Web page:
I'd love to have a single word to convey "feeling embarrassed for someone else." So useful in the dog run! Not to mention in bipedal life. What's the phonetic rendition of "vergonha"? (Jeanne, no offense, but "igry" connotes both "angry" and "ignorant" -- neither seems appropriate.)
posted by vetiver at 8:54 PM on October 2, 2005


In Spanish "verguenza ajena", literally "other-belonging embarrassment".
Vergonha sounds like just plain "embarrassment", I think.
posted by signal at 9:22 PM on October 2, 2005


"contact embarrassment" is a limp, clunky, and clinical substitute for "vergonha" or Jeanne's "igry."

But it gets the point across. AFAIK, everyone I've said it to has understood what I meant (which is why I've thought it was a more common term than it turns out to be). "Igry" will draw blank stares. People understand "contact embarrassment," which is why it's handy to use and which is why I mentioned it. (But definitely say '"vergonha" if you can get away with it! Cool word.)

(I don't find "contact embarassment" limp and clunky. How can something be simultaneously limp and clunky anyway?)
posted by painquale at 9:59 PM on October 2, 2005


I'm familiar with the Dutch phrase, and I actually want to express this feeling quite often in English, but there really is no proper term for it, is there? Nobody is going to understand Spanish, Portuguese or Dutch, so I always have to describe within great detail how I "feel embarassed on their behalf".

The German word "Schadenfreude" is definately not the same. It's "making fun of someone else's problems". Which begs the question...why is there no single English word for that either?

By the way, "plaatsvervangende schaamte" is translated as "place-replacing shame" in vacapinta's link, but unlike some Dutch words there actually is a proper English word for "plaatsvervangende": substituting, or maybe substituted in this case. And "schaamte" is "embarassment" rather than "shame".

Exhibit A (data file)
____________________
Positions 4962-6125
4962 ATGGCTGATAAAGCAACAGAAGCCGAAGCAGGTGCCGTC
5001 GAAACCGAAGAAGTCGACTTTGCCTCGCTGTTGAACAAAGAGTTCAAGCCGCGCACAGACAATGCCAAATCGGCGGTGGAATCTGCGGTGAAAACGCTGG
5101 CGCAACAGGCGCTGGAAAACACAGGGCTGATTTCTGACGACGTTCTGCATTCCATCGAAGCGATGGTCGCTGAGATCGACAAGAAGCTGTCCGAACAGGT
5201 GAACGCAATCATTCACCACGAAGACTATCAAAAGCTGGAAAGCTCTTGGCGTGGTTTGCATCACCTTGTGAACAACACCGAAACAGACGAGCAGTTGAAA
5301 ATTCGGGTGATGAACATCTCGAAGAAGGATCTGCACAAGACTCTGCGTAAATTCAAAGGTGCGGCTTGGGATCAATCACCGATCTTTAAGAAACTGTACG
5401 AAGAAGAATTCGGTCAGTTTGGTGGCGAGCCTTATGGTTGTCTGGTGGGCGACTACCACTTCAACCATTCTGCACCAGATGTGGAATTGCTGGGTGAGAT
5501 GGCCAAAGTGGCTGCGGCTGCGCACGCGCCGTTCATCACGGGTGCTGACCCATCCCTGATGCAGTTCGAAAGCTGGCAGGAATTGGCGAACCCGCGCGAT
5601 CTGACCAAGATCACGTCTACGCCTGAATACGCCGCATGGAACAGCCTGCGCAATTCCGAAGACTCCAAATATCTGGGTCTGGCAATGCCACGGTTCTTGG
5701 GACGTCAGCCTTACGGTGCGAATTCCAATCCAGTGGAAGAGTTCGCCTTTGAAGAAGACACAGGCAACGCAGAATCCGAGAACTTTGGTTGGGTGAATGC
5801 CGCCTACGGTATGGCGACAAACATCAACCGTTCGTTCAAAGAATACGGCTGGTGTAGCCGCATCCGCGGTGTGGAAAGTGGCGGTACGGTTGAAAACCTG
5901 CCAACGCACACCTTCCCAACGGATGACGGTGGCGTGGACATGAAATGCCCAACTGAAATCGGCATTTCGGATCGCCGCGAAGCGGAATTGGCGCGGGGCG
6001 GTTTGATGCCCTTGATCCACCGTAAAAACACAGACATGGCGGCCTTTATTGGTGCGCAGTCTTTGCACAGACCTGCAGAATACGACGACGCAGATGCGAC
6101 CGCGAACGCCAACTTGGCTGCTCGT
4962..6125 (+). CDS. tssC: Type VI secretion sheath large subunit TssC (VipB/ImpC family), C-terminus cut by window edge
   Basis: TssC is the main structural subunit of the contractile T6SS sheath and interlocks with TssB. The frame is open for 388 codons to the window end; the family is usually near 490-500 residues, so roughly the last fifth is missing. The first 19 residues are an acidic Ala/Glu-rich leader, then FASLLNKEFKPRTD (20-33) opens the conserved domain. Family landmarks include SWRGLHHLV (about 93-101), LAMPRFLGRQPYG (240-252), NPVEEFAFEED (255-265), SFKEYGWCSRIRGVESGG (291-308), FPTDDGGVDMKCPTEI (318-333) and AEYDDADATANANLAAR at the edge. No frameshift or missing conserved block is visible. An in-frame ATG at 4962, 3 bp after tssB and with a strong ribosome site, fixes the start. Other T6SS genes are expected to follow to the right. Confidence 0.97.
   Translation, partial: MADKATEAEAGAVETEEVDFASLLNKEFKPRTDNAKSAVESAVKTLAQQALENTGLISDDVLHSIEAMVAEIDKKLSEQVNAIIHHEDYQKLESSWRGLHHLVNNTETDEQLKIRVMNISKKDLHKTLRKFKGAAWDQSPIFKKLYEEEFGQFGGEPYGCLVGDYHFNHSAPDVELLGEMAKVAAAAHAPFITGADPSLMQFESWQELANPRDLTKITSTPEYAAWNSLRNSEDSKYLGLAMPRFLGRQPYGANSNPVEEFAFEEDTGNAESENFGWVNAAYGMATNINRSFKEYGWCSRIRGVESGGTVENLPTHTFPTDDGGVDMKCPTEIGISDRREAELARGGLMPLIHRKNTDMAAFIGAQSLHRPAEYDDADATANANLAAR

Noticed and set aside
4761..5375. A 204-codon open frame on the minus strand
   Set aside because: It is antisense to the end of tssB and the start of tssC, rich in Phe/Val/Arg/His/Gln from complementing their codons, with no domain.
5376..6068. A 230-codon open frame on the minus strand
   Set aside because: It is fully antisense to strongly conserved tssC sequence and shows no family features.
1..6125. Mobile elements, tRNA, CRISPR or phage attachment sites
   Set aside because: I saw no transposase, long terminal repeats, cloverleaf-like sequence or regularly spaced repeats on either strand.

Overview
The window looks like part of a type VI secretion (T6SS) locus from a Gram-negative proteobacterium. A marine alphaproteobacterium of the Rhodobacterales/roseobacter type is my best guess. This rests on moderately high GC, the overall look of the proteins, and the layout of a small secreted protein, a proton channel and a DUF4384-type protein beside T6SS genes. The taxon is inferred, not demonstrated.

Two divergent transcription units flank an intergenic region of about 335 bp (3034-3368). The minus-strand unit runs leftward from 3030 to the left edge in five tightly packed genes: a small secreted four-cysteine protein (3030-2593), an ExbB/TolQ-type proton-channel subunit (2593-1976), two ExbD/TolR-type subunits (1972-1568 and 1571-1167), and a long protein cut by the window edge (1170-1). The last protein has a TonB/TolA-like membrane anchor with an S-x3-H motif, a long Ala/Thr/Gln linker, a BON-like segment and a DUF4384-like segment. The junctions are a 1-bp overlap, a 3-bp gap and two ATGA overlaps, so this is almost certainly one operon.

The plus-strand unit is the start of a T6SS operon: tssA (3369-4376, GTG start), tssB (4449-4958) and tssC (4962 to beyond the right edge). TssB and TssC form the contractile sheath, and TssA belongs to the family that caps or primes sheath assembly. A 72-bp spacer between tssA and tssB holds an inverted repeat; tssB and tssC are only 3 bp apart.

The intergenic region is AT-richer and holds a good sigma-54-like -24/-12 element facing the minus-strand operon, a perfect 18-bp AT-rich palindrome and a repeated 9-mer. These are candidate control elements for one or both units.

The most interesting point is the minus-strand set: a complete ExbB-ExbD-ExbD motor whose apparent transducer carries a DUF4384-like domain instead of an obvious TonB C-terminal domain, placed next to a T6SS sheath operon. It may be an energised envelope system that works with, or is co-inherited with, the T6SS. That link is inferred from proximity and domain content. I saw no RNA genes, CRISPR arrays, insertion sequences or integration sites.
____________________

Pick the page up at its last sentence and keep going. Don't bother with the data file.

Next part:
(so it's "substituted embarassment", where your embarassment is substituting for someone else's. The whole phrase acts as a noun.)
posted by easternblot at 10:15 PM on October 2, 2005


"substituted embarassment", where your embarassment is substituting for someone else's

We call it cringe tv too!
posted by NekulturnY at 12:29 AM on October 3, 2005


Sounds like the feeling one gets when watching old reruns of Three's Company. For the actors AND their characters.
posted by mikel at 5:43 AM on October 3, 2005


My Portuguese teacher used vergonha last week as we were talking about the skimpy outfits some pregnant women wear. I had to agree.
posted by wallaby at 6:01 AM on October 3, 2005


My circle calls is "Douche Chills". I've also heard "Vagina Disgust". Good to have a SFW alternative.
posted by softlord at 6:58 AM on October 3, 2005


Whatever the name, this is how I feel at comedy shows when the comic bombs. I feel huge empathy for the guy, in a very visceral way, as if it were me up on that stage bombing. It's not their offensive or embarrasing behaviour that's the problem; that I can just scoff at with schadenfreude. Rather, it's the embarrasment I imagine I'd feel if I were up there, really trying to give a good performance, and then, inadvertently, giving a bad one.

The feeling is so strong that I avoid such shows, even though I usually enjoy them on the whole. There's a large element of projection in there, I know.
posted by MrMoonPie at 7:22 AM on October 3, 2005


This is great. I always called this 'that feeling you get whenever George Costanza is on-screen in a Seinfeld episode.'
posted by adamrice at 7:22 AM on October 3, 2005


Yeah, this feeling is why I just can't watch sitcoms anymore. After a while they all started to evoke the cringe factor. Good to know there are some words for it.
posted by MsMolly at 8:12 AM on October 3, 2005


I call this the "Larry David Factor."
posted by jeanmari at 9:06 AM on October 3, 2005


Cringe.
posted by flabdablet at 4:03 PM on October 3, 2005